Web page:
Thesis: Low Income Housing

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Low Income Housing Initiatives in Brazil and China

Two giant countries that are well poised to become major players in an increasingly globalized marketplace in the future are China and Brazil. Both of these countries enjoy vast natural resources and workforces that are ready, willing and able to help fuel continued economic growth into the 21st century. Despite these advantages and a growing middle class, both of these countries continue to experience significant disparities in income levels that have adversely affected the poorer people and their access to suitable housing. This paper provides an examination concerning the impact of low-income housing on two different countries, Brazil and China, including a comparison of what measures the respective governments of Brazil and China are taking, as well as initiatives sponsored by nongovernmental organizations and individual entrepreneurs. A discussion concerning the complexity of social change impediments as well as the involvement of social workers, activists, diplomats, or others involved with the situation in these two countries is followed by a summary of the research and important findings in the conclusion.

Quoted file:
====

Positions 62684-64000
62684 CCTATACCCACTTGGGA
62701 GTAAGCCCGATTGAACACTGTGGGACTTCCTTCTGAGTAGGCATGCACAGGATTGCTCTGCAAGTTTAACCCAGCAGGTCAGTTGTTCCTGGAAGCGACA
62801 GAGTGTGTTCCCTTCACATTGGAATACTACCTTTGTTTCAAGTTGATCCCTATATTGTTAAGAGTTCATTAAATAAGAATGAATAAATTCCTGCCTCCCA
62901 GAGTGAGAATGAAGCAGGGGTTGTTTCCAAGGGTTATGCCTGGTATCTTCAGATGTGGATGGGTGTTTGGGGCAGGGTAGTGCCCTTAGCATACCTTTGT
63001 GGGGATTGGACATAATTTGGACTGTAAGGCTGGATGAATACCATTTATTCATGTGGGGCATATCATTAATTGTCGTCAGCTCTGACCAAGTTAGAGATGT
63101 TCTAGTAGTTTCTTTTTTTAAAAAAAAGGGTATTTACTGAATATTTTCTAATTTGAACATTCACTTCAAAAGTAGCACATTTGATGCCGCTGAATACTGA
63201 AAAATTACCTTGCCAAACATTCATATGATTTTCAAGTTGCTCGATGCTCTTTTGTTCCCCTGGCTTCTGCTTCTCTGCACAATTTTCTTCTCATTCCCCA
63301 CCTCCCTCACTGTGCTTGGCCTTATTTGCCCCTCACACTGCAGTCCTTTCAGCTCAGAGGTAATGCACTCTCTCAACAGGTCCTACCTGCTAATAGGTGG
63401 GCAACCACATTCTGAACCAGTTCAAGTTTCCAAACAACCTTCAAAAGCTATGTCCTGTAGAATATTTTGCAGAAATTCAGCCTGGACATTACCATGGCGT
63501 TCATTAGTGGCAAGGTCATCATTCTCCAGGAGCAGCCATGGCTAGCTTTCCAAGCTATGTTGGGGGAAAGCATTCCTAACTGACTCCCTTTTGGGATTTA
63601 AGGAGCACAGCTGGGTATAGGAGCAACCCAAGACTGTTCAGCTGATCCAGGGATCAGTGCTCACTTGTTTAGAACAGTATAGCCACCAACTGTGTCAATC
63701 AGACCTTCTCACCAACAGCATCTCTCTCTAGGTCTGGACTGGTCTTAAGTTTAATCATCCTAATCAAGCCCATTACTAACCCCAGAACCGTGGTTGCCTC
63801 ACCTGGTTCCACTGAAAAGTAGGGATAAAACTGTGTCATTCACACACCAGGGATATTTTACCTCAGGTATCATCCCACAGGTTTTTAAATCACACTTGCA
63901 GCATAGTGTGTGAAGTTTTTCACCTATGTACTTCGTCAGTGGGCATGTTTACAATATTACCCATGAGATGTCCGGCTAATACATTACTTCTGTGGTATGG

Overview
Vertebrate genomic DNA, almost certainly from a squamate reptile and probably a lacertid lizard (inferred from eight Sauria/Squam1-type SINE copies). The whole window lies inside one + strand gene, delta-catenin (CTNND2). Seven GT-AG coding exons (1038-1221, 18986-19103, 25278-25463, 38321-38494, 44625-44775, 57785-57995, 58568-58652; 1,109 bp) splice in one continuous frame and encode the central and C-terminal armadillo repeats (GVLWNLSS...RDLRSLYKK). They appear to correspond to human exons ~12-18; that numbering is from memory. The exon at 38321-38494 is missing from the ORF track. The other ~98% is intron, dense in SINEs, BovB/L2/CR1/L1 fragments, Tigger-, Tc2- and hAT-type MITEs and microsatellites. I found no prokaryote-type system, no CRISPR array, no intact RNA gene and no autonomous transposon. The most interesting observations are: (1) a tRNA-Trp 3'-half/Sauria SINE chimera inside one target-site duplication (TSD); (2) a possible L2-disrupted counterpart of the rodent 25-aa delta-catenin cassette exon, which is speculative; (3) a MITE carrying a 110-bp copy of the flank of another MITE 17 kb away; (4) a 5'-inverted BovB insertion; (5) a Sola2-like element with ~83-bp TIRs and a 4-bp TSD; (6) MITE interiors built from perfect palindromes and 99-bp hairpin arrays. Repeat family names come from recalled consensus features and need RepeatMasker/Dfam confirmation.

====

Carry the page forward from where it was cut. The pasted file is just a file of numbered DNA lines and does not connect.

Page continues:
Review and Discussion